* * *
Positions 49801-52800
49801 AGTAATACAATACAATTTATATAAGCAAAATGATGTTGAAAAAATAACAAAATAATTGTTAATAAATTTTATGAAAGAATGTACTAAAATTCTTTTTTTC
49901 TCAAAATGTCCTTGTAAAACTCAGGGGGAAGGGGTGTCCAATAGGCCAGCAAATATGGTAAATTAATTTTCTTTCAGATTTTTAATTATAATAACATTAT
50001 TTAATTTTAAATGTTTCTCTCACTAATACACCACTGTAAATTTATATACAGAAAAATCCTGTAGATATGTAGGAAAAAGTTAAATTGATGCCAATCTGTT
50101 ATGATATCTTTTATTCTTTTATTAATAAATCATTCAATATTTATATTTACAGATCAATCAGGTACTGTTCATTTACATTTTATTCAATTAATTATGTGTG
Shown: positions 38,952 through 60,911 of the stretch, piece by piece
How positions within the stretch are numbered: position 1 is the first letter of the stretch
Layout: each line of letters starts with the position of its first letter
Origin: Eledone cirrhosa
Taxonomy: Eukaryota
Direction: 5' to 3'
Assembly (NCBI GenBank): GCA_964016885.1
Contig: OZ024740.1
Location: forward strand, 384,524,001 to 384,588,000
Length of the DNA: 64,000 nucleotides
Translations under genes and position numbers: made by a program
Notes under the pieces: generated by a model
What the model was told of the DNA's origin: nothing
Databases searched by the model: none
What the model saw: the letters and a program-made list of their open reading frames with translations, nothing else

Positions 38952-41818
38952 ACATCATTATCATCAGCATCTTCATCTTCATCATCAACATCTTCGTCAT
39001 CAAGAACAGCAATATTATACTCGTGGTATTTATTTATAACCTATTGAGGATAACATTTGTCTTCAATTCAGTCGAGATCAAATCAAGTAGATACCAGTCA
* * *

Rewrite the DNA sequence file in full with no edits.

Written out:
Positions 49801-52800
49801 AGTAATACAATACAATTTATATAAGCAAAATGATGTTGAAAAAATAACAAAATAATTGTTAATAAATTTTATGAAAGAATGTACTAAAATTCTTTTTTTC
49901 TCAAAATGTCCTTGTAAAACTCAGGGGGAAGGGGTGTCCAATAGGCCAGCAAATATGGTAAATTAATTTTCTTTCAGATTTTTAATTATAATAACATTAT
50001 TTAATTTTAAATGTTTCTCTCACTAATACACCACTGTAAATTTATATACAGAAAAATCCTGTAGATATGTAGGAAAAAGTTAAATTGATGCCAATCTGTT
50101 ATGATATCTTTTATTCTTTTATTAATAAATCATTCAATATTTATATTTACAGATCAATCAGGTACTGTTCATTTACATTTTATTCAATTAATTATGTGTG
Shown: positions 38,952 through 60,911 of the stretch, piece by piece
How positions within the stretch are numbered: position 1 is the first letter of the stretch
Layout: each line of letters starts with the position of its first letter
Origin: Eledone cirrhosa
Taxonomy: Eukaryota
Direction: 5' to 3'
Assembly (NCBI GenBank): GCA_964016885.1
Contig: OZ024740.1
Location: forward strand, 384,524,001 to 384,588,000
Length of the DNA: 64,000 nucleotides
Translations under genes and position numbers: made by a program
Notes under the pieces: generated by a model
What the model was told of the DNA's origin: nothing
Databases searched by the model: none
What the model saw: the letters and a program-made list of their open reading frames with translations, nothing else

Positions 38952-41818
38952 ACATCATTATCATCAGCATCTTCATCTTCATCATCAACATCTTCGTCAT
39001 CAAGAACAGCAATATTATACTCGTGGTATTTATTTATAACCTATTGAGGATAACATTTGTCTTCAATTCAGTCGAGATCAAATCAAGTAGATACCAGTCA